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Keywords:Investments, Foreign 

Working Paper
U.S. investors' emerging market equity portfolios: a security-level analysis

We analyze a unique data set and uncover a remarkable result that casts a new light on the home bias phenomenon. The data are comprehensive, security-level holdings of emerging market equities by U.S. investors. We document, as expected, that at a point in time U.S. portfolios are tilted towards firms that are large, have fewer restrictions on foreign ownership, or are cross-listed on a U.S. exchange. The size of the cross-listing effect is striking. In contrast to the well-documented underweighting of foreign stocks, emerging market equities that are cross-listed on a U.S. exchange are ...
International Finance Discussion Papers , Paper 771

Conference Paper
Country risk and the structure of international financial intermediation


Borrowing without debt? Understanding the U.S. international investment position

Sustained large U.S. current account deficits have led some economists and policymakers to worry that future current account adjustment could occur through a sudden and disruptive depreciation of the dollar and a sharp drop in U.S. consumption. Two factors that, to date, have cast doubt on such concerns are the stability of U.S. net external liabilities and the minimal net income payments made by the United States on these liabilities. We show that the stability of the external position reflects sizable capital gains stemming from strong foreign equity markets and a weaker dollar - conditions ...
Staff Reports , Paper 271

Journal Article
Financial sector FDI and host countries: new and old lessons

Foreign direct investment (FDI) into the financial sectors of emerging economies soared during the 1990s, leaving many countries with banking sectors owned primarily by foreign institutions. While the implications of FDI into emerging markets are well documented, less clearly understood is how the host countries are affected by financial sector FDI specifically. An understanding of this relationship is crucial for countries formulating policy with respect to foreign banks. This article argues that many lessons learned from work on FDI into manufacturing and primary resource industries apply ...
Economic Policy Review , Volume 13 , Issue Mar , Pages 1-17

Working Paper
Cross-border diversification in bank asset portfolios

Taking the mean-variance portfolio model as a benchmark, we compute the optimally diversified portfolio for banks located in France, Germany, the U.K., and the U.S. under different assumptions about currency hedging. We compare these optimal portfolios to the actual cross-border assets of banks from 1995-1999 and try to explain the deviations. We find that banks over-invest domestically to a considerable extent and that cross-border diversification entails considerable gain. Banks underweight countries which are culturally less similar or have capital controls in place. Capital controls have ...
Finance and Economics Discussion Series , Paper 2004-26

Working Paper
Financial centers and the geography of capital flows

We examine an assumption common in empirical work on bilateral portfolio capital flows that the countries the flows are attributed to are also the countries of the security's issuer, seller, or ultimate buyer. We do this by estimating U.S. investors' holdings of debt and equities in over 40 countries and, for the same countries, foreign investors' holdings of U.S. debt and equities. A comparison of our estimates with data from benchmark surveys provides insight into U.S. data on international debt and equity transactions. We find that, contrary to the common assumption, the data do not track ...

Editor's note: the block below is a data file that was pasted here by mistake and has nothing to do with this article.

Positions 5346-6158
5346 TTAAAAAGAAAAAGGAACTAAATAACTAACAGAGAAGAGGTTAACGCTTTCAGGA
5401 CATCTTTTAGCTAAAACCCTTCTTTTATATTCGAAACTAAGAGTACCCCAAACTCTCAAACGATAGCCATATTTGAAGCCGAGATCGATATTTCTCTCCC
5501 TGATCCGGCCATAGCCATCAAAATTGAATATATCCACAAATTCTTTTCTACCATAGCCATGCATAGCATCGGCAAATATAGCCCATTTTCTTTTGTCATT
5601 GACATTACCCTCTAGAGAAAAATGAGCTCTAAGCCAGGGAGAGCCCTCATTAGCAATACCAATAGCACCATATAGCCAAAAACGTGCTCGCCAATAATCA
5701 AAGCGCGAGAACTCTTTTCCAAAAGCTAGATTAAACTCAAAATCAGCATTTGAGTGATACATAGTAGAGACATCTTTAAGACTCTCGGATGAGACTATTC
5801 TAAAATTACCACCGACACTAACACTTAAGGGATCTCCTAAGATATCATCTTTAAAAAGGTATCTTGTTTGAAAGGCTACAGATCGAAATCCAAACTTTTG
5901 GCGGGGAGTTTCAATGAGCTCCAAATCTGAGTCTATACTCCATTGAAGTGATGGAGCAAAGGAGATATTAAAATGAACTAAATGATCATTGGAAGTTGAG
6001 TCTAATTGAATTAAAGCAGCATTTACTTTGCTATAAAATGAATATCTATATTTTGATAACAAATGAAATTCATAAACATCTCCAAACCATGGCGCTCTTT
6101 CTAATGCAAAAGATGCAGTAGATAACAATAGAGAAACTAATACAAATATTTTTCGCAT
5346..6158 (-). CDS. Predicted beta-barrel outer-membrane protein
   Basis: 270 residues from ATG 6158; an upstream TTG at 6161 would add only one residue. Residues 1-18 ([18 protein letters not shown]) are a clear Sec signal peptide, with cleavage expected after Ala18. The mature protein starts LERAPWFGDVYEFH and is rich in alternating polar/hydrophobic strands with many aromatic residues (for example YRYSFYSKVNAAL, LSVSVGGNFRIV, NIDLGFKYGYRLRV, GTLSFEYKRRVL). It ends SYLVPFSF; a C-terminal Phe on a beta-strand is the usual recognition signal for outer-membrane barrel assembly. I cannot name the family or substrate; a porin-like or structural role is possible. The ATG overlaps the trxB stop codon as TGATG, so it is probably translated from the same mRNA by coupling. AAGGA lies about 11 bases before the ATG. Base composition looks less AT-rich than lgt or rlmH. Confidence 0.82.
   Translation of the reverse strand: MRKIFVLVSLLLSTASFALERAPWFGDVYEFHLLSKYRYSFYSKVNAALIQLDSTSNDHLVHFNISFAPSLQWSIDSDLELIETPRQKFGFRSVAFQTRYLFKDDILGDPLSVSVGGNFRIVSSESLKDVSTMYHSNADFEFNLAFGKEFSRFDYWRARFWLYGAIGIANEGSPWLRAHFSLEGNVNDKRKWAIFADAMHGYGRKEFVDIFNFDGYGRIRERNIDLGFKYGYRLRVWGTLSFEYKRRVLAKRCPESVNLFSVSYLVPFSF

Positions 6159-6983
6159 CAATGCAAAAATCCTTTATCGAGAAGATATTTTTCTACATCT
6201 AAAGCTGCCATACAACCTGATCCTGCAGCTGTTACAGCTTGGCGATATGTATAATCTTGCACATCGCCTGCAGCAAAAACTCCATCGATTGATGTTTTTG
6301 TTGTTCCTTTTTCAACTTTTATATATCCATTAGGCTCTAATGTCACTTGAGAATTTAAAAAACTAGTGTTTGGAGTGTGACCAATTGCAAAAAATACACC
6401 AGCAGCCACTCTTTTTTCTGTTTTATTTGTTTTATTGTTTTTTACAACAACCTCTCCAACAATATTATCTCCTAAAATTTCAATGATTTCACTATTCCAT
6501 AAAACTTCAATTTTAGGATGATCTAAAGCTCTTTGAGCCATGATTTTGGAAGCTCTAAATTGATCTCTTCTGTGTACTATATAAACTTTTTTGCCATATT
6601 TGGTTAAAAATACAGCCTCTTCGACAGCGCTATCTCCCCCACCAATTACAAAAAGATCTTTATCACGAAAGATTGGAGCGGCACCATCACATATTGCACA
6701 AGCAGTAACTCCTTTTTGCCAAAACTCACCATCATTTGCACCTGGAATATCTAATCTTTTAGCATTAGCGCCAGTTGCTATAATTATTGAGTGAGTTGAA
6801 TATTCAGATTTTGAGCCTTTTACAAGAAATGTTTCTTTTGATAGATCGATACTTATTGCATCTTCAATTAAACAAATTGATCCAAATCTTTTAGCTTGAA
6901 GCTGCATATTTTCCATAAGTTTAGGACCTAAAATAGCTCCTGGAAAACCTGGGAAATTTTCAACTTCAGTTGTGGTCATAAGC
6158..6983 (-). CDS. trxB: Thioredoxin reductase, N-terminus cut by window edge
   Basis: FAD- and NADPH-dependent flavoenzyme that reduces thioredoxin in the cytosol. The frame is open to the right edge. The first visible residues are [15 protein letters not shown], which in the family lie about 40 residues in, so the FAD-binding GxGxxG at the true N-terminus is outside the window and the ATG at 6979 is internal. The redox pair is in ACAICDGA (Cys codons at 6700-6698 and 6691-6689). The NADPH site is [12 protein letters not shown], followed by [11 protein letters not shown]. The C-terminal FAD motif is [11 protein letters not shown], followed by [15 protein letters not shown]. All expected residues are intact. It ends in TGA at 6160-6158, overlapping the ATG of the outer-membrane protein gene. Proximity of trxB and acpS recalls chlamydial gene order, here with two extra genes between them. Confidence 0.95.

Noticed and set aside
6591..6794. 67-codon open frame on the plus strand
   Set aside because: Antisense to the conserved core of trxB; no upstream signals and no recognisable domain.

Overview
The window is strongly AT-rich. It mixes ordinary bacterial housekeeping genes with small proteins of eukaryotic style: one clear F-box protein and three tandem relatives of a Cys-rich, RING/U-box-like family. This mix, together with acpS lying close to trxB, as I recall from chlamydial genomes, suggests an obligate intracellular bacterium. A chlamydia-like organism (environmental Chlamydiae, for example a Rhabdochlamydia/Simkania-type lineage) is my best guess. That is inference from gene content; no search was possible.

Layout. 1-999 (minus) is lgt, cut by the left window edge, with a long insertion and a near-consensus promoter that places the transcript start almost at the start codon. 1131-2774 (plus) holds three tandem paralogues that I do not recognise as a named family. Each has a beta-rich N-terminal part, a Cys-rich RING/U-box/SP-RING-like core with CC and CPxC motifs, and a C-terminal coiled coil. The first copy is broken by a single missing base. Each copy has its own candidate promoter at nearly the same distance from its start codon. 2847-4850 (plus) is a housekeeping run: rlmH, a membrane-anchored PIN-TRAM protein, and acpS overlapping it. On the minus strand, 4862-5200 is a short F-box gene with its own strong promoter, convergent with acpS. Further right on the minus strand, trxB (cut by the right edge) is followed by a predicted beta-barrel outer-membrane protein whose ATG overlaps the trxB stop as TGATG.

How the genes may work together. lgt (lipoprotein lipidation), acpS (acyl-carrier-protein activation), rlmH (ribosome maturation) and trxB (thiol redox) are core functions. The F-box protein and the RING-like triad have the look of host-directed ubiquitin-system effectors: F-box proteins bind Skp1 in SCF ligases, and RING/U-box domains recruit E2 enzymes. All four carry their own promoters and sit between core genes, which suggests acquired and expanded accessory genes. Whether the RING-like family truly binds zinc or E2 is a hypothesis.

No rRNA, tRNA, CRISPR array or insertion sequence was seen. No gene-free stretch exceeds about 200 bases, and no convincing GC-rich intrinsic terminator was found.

International Finance Discussion Papers , Paper 722

U.S. capital flows to China

Research Paper , Paper 8705

Working Paper
Core competencies, matching, and the structure of foreign direct investment: an update

We develop a matching model of foreign direct investment to study how multinational firms choose between greenfield investment, acquisitions, and joint ownership. Firms must invest in a continuum of tasks to bring a product to market. Each firm possesses a core competency in the task space, but the firms are otherwise identical. For acquisitions and joint ownership, a multinational enterprise (MNE) must match with a local partner that may provide complementary expertise within the task space. However, under joint ownership, investment in tasks is shared by multiple owners and hence is subject ...
Working Papers , Paper 12-8

Working Paper
Monthly estimates of U.S. cross-border securities positions

This paper reports monthly estimates of U.S. cross-border securities positions obtained by combining the (now) annual TIC surveys with monthly transactions data adjusted for various differences in the two reporting standards. Our approach is similar to that of Thomas, Warnock, and Wongswan (2004), but in addition to having a somewhat larger dataset we are able to make some simplifications to the numerical procedure used and we incorporate additional adjustments to the transactions data. This paper describes the procedure used and presents the monthly results. In addition, we discuss how the ...
International Finance Discussion Papers , Paper 910

Foreign direct investment and indebted developing countries

Research Paper , Paper 8609



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Warnock, Francis E. 10 items

Bertaut, Carol C. 6 items

Ammer, John 3 items

Contessi, Silvio 3 items

Curcuru, Stephanie E. 3 items

Goldberg, Linda S. 3 items

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Investments, Foreign 83 items

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Balance of payments 5 items

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